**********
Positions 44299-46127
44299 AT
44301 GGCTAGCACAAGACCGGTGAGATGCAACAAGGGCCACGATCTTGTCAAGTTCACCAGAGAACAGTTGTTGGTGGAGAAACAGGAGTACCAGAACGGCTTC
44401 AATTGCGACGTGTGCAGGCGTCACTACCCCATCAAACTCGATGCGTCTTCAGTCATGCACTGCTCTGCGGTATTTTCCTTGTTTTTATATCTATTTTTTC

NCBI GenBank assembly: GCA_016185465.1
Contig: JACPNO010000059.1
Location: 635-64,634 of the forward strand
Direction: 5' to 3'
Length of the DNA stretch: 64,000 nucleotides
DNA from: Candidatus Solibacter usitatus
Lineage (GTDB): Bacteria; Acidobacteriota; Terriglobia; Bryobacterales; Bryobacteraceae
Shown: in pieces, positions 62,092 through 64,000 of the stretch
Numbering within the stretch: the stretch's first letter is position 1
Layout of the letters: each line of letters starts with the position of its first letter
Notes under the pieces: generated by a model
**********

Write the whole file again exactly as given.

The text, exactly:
Positions 44299-46127
44299 AT
44301 GGCTAGCACAAGACCGGTGAGATGCAACAAGGGCCACGATCTTGTCAAGTTCACCAGAGAACAGTTGTTGGTGGAGAAACAGGAGTACCAGAACGGCTTC
44401 AATTGCGACGTGTGCAGGCGTCACTACCCCATCAAACTCGATGCGTCTTCAGTCATGCACTGCTCTGCGGTATTTTCCTTGTTTTTATATCTATTTTTTC

NCBI GenBank assembly: GCA_016185465.1
Contig: JACPNO010000059.1
Location: 635-64,634 of the forward strand
Direction: 5' to 3'
Length of the DNA stretch: 64,000 nucleotides
DNA from: Candidatus Solibacter usitatus
Lineage (GTDB): Bacteria; Acidobacteriota; Terriglobia; Bryobacterales; Bryobacteraceae
Shown: in pieces, positions 62,092 through 64,000 of the stretch
Numbering within the stretch: the stretch's first letter is position 1
Layout of the letters: each line of letters starts with the position of its first letter
Notes under the pieces: generated by a model